Guidance

Venezuela: migrant health guide

Advice and guidance on the health needs of migrant patients from Venezuela for healthcare practitioners.

Main messages

If the patient is new to the UK:

  • explain to them how the NHS works
  • discuss how this compares to the healthcare system they’ve been used to

Ensure that all patients are up-to-date with the UK immunisation schedule.

Ascertain any risk factors for hepatitis B infection that may indicate the need for screening, because Venezuela has a low prevalence.

Ask about any travel plans the patient may have to visit friends and relatives in their country of origin, and see National Travel Health Network and Centre (NaTHNaC), or the Health Protection Scotland websites (TRAVAX and fitfortravel, for travel advice.

There is a high risk of malaria in Venezuela.

There is a risk of typhoid infection in Venezuela.

Be alert for possible cases of Chagas disease, and refer as appropriate, because there is a risk of chronic Chagas disease in migrants from Venezuela.

Find out more about children’s health.

Infectious diseases

Immunisation

Ensure that all patients, especially children, are up-to-date with the UK immunisation schedule. See Immunisation collection with complete schedules.

Tuberculosis

There is a low incidence of TB in Venezuela (<40 cases/100,000), so:

  • routine screening for TB is not required
  • consider testing in patients (including children) who show signs and symptoms
  • be aware that TB is a notifiable disease

Sexually transmitted infections and HIV

Take other risk factors into consideration when assessing likely health needs relating to HIV and STIs (no data are available on HIV prevalence in Venezuela).

Hepatitis B

Venezuela has a low prevalence of hepatitis B, so:

  • offer screening for hepatitis B to all pregnant women during each pregnancy
  • immunise appropriately babies born to mothers who are hepatitis B positive, and follow-up accordingly
  • be aware that the UK has a selective immunisation programme for hepatitis B

Hepatitis C

Venezuela has a higher prevalence of hepatitis C than the UK, so consider screening for hepatitis C if other risk factors apply.

Travel plans and advice

Ask opportunistically about any travel plans the patient may have to visit friends and relatives in their country of origin, and see National Travel Health Network and Centre (NaTHNaC), or the Health Protection Scotland websites (TRAVAX and fitfortravel, for travel advice.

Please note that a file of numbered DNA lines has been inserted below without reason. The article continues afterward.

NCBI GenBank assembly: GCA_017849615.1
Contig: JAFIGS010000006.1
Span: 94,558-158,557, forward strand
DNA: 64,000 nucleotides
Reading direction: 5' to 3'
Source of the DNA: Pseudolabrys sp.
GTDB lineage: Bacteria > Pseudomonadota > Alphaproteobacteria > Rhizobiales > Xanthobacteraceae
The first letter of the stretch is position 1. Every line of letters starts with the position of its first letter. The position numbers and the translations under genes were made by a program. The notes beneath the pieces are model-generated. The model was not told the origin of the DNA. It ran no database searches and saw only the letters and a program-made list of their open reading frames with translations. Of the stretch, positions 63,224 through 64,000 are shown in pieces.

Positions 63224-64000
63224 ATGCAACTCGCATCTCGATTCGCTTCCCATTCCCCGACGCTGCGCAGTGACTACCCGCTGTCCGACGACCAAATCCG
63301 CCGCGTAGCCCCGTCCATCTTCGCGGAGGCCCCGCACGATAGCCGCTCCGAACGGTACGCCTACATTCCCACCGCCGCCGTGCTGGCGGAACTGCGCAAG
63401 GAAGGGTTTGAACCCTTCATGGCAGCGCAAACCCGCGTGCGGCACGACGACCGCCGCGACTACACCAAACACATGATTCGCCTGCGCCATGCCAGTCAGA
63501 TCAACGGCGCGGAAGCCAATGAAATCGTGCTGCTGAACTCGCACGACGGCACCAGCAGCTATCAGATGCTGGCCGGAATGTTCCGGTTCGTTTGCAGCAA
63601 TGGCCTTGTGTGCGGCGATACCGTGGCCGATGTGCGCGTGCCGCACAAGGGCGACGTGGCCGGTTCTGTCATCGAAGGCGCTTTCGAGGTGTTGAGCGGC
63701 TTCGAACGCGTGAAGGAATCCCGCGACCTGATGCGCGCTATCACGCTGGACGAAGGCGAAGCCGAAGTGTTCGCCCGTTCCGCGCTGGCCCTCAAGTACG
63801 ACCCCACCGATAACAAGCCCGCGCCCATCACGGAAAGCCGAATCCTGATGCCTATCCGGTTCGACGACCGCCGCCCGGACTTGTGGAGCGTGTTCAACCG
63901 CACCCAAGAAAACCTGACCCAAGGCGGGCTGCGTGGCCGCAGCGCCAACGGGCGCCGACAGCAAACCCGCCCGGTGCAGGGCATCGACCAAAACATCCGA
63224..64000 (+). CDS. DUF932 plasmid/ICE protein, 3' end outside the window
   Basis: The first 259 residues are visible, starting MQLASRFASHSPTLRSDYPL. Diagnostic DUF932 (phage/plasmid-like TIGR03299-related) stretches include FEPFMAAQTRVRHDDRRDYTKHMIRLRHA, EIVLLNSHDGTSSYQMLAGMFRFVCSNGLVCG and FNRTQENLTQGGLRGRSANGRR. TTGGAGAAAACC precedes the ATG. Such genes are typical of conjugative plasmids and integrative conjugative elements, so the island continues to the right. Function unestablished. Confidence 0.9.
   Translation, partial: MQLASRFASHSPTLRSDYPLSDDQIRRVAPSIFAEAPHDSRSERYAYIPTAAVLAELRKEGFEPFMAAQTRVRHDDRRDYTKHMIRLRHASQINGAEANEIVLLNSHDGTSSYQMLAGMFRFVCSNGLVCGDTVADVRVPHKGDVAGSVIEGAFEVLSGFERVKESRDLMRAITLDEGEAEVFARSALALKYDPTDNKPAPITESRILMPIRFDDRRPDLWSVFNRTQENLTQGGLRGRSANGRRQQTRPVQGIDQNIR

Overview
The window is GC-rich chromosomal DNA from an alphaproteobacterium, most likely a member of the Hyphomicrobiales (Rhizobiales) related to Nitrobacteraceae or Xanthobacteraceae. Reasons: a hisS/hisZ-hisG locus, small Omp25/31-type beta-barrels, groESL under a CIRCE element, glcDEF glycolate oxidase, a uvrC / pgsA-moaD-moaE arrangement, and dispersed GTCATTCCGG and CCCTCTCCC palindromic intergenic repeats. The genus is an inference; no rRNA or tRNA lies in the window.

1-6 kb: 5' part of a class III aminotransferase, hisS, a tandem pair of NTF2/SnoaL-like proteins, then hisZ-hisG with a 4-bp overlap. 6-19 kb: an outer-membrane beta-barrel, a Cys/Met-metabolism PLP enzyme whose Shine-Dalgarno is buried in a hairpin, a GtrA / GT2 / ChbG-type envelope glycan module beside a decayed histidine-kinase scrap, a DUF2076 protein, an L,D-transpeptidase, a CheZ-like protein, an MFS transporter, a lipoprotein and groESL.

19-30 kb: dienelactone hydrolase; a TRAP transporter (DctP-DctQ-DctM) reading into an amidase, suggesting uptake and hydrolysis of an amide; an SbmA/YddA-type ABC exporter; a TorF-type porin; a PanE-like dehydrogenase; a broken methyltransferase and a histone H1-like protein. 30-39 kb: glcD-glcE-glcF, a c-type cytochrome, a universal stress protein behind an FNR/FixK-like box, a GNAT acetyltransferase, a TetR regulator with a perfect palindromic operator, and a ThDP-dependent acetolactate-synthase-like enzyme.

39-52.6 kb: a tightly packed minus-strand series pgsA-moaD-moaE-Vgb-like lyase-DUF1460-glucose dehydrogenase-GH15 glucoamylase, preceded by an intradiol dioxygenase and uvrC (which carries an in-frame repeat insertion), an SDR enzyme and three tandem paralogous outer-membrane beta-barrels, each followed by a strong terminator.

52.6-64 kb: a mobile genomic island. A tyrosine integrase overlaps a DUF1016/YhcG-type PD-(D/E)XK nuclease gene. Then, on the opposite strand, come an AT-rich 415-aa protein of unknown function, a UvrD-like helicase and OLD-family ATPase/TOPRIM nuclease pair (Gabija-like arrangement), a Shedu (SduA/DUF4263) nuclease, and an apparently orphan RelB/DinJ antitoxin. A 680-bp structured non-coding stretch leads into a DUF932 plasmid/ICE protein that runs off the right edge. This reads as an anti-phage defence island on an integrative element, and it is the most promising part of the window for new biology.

Malaria

There is a high risk of malaria in Venezuela, mainly due to P. falciparum and P. vivax, so:

Typhoid

There is a risk of typhoid infection in Venezuela, so:

  • ensure that travellers to Venezuela are offered typhoid immunisation and advice on prevention of enteric fever
  • remember enteric fever in the differential diagnosis of illness in patients with a recent history of travel to-or-from Venezuela

Helminths

There is a risk of helminth infections in Venezuela, including:

  • schistosomiasis
  • soil transmitted helminthiasis

Chagas

There is a risk of chronic Chagas disease in migrants from Venezuela, so:

  • be alert for possible cases
  • refer as appropriate

Women’s health

Reproductive health indicators

Reproductive health indicator UK Venezuela
Number of children per woman¹ 2 3

¹lifetime average

No data are available on:

  • contraceptive use
  • mammography screening rates
  • cervical cancer screening rates


Find out more about women’s health.

Nutritional and metabolic concerns

Anaemia

There is a moderate risk of anaemia in adults (estimated prevalence in non-pregnant women is 20 to 40%) and pre-school children (estimated prevalence is 20 to 40%), so:

  • be alert to the possibility of anaemia in recently arrived migrants, particularly women and pre-school children
  • test as clinically indicated

Vitamin D

Consider the possibility of vitamin D deficiency in people who may be at risk due to:

  • covering their body for cultural or religious reasons (lack of sunlight)
  • skin colour
  • diet (vegan or vegetarian)

Iodine

People from Venezuela may be at risk of iodine induced hyperthyroidism due to excessive intake.

Country profile

Health indicators and health care

WHO Global Health Observatory has a summary of health indicators and health care in Venezuela.

Culture, politics and history

BBC News and The World Factbook provide background information on the culture, politics and history of Venezuela.

Languages

The main languages used in Venezuela are:

  • Spanish (official)
  • numerous indigenous dialects

Source: The World Factbook.

Find out about language interpretation.

Religions

Religion Population (%)
nominally Roman Catholic 96
Protestant 2
Other 2

Source: The World Factbook.

Migration to the UK

There were over 8,000 people from Venezuela living in England and Wales at the time of the 2011 Census.

Source: Office for National Statistics.

Published 31 July 2014
Last updated 25 October 2017 + show all updates
  1. Updated and made editorial changes to meet GOV.UK style.
  2. First published.